Leeds is staging its inaugural Jazz Festival this year at various venues throughout the city. I got into the swing – literally – at the Free Stage on Cookridge Street on a sunny Friday afternoon. The whole shebang started on 1st June, so I had arrived fashionably late, but there are still a lot of events before it draws to a close on Sunday, 12th.
I got there just in time to catch the last couple of numbers from the amazing Olivia Cuttill Quartet. I had the pleasure of seeing her as a warm-up act at Howard Assembly Room. At that gig she was performing with only a pianist but here it was the full ensemble and the sound was cool enough to chill the hot June air.
During the change-over of acts I chatted with Steve Crocker from Jazz Leeds who had organised the event. He said that there had been festivals in 2018 and 2019 but it was not until they enlisted the help of Music Leeds that things properly took shape. Encouragingly, the programme so far had been a great success with most of the performances selling out. He introduced me to Aisling from Music Leeds who told me that they had acted as facilitators in introducing Jazz Leeds to potential backers. The most notable were LeedsBID who provided the stage on Cookridge Street, and Welcome to Leeds who were generous with their time and expertise. (Editor’s note. I submit articles to Wecome to Leeds but this testimonial was totally unsolicited)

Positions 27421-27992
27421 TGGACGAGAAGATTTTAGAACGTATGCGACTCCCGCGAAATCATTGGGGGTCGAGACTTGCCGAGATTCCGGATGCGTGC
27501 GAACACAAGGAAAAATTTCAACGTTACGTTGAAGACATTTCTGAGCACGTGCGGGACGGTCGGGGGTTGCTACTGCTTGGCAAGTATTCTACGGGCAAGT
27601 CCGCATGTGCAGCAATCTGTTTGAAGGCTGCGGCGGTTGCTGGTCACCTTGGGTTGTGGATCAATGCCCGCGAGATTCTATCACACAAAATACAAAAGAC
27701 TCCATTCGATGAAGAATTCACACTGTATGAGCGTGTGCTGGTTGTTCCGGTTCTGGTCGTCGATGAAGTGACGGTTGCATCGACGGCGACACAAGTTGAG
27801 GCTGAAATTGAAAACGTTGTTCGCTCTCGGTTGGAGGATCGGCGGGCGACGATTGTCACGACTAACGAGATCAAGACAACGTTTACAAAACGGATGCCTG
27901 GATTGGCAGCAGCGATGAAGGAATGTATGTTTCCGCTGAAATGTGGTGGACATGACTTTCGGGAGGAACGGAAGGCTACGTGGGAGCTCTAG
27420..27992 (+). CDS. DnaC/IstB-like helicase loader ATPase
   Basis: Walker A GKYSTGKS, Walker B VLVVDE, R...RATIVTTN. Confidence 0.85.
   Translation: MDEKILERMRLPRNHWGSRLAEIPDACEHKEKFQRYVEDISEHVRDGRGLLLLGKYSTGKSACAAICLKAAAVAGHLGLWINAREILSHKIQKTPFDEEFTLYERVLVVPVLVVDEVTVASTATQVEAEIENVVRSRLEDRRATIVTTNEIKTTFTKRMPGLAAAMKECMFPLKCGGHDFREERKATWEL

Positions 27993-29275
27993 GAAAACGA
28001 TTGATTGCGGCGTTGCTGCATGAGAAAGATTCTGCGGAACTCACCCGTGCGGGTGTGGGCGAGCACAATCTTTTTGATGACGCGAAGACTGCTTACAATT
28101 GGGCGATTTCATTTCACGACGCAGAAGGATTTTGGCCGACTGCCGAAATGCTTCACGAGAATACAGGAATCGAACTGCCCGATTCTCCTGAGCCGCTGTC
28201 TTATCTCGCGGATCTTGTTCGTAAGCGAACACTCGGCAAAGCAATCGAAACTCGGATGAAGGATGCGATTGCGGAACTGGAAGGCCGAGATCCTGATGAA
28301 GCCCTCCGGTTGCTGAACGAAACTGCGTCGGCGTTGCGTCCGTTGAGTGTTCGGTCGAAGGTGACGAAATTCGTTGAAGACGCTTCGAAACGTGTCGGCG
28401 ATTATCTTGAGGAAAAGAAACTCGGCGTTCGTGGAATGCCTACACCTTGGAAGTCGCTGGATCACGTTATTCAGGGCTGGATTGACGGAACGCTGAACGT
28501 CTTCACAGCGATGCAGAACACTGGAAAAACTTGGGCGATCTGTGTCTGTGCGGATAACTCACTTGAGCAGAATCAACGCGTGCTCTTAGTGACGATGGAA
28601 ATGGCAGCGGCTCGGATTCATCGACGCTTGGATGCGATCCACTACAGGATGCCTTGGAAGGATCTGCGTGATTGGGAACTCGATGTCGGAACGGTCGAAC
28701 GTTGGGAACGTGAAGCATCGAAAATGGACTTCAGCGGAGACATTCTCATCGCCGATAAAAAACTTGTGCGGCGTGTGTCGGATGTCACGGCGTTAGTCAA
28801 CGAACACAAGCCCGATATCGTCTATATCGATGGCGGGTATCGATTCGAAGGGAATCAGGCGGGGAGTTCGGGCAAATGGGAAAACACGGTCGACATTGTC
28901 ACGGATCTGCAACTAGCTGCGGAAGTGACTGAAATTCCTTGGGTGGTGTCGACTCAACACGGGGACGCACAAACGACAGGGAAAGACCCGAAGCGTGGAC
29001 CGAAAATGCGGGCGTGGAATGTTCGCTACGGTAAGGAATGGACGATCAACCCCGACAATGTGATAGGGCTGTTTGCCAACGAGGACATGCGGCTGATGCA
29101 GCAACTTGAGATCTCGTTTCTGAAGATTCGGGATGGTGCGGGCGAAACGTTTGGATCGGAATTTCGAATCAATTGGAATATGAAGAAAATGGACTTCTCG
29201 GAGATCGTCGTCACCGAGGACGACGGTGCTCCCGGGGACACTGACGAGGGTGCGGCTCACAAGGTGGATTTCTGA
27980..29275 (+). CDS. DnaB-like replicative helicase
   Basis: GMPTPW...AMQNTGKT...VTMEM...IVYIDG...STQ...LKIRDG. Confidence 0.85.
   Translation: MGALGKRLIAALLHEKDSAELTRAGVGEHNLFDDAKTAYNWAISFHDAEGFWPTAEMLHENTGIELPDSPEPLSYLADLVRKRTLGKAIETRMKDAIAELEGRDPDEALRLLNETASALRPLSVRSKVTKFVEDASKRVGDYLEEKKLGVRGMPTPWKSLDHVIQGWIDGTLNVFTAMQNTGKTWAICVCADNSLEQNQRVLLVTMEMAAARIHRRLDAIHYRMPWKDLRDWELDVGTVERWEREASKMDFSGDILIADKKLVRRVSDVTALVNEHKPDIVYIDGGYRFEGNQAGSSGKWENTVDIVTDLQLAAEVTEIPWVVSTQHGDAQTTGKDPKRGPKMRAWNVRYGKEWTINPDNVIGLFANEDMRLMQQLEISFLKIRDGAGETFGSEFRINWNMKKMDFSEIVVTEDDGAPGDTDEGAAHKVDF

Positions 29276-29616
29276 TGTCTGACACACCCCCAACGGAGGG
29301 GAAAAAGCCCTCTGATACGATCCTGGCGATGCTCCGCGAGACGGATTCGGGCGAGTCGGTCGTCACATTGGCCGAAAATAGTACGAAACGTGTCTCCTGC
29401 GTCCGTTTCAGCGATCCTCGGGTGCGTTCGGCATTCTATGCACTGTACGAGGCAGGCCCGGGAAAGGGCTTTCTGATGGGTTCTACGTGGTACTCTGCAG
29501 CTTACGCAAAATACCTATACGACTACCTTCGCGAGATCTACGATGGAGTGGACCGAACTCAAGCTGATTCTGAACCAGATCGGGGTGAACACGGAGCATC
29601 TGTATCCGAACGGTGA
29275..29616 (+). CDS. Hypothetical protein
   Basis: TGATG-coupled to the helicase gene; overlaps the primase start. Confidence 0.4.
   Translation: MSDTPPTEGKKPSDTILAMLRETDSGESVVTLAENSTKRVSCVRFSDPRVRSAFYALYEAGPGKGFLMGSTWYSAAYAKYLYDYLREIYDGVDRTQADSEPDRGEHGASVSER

The final act of the day was the fabulous John Taylor’s Blues Spectrum who changed the mood from cool jazz to rather more raucous rhythm and blues. The sartorial shift was also a bit of a culture shock. Sadly I was only able to stay for a couple of numbers as I had another engagement but what I heard made me wish that I could have seen the whole lot. Judging by the dancers I was not the only one having a good time.
You will have gathered that the selection of artists covers all aspects of jazz so please have a look at the programme as there is sure to be something to float your boat. https://www.leedsjazzfestival.com/
All photographs by Stan Graham